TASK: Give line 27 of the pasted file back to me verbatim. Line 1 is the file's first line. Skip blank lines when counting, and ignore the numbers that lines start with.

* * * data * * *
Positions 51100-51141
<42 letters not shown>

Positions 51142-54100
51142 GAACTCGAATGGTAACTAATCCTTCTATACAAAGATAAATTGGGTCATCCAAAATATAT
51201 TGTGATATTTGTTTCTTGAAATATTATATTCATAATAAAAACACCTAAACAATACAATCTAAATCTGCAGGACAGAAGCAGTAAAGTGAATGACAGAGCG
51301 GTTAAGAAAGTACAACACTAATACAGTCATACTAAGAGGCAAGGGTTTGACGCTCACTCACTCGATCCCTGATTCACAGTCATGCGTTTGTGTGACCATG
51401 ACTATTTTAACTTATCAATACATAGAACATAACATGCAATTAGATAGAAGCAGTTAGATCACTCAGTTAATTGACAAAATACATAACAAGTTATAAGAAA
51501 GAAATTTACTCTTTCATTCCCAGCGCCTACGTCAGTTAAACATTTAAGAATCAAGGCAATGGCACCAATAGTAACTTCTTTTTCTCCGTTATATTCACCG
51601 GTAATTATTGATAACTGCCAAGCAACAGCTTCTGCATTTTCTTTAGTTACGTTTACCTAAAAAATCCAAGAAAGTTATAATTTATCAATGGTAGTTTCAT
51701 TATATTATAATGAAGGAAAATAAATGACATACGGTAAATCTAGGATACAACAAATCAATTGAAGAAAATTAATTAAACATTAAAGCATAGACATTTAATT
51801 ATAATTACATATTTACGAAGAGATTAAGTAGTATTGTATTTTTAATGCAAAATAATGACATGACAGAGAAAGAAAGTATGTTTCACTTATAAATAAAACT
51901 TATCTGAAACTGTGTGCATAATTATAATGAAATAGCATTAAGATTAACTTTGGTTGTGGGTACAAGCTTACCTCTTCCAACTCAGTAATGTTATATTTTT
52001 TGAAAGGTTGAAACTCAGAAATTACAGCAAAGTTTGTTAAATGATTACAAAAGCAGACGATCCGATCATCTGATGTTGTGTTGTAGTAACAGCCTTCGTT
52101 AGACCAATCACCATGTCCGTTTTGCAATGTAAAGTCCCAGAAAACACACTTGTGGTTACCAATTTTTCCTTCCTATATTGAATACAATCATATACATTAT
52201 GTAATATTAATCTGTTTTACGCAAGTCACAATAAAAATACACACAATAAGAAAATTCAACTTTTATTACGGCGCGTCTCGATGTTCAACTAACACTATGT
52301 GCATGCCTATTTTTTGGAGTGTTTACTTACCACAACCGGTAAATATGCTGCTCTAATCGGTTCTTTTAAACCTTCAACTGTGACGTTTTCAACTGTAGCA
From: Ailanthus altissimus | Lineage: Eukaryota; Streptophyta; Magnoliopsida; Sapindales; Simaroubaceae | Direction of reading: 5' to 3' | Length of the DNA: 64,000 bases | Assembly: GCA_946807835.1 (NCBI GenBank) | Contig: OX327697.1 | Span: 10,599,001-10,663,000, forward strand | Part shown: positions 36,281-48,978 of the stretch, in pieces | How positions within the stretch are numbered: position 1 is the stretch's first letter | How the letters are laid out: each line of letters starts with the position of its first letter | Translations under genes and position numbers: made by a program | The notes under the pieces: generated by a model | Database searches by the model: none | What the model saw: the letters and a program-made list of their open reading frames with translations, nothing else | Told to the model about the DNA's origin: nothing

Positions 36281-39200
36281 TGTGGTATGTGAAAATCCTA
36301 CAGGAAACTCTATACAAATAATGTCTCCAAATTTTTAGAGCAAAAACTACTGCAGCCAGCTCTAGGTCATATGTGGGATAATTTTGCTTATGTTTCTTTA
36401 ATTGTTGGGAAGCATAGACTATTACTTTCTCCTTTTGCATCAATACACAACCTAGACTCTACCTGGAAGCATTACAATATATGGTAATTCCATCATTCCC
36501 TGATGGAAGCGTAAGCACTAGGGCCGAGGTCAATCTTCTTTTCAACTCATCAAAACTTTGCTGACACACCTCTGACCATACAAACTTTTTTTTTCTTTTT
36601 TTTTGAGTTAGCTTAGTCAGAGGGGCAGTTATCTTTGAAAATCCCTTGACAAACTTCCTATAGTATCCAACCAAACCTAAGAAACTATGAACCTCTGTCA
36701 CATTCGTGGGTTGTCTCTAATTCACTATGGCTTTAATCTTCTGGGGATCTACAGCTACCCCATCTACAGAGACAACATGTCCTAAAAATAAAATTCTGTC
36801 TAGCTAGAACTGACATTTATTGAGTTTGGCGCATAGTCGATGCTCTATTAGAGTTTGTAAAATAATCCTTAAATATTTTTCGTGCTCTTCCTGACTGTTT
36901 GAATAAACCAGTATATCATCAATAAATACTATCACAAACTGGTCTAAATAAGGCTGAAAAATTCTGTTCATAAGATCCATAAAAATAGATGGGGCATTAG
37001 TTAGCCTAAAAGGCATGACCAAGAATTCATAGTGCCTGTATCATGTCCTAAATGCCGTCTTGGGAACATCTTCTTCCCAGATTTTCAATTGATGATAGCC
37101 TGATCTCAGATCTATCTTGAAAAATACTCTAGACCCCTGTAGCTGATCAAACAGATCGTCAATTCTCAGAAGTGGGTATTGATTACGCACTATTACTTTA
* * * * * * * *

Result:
37001 TTAGCCTAAAAGGCATGACCAAGAATTCATAGTGCCTGTATCATGTCCTAAATGCCGTCTTGGGAACATCTTCTTCCCAGATTTTCAATTGATGATAGCC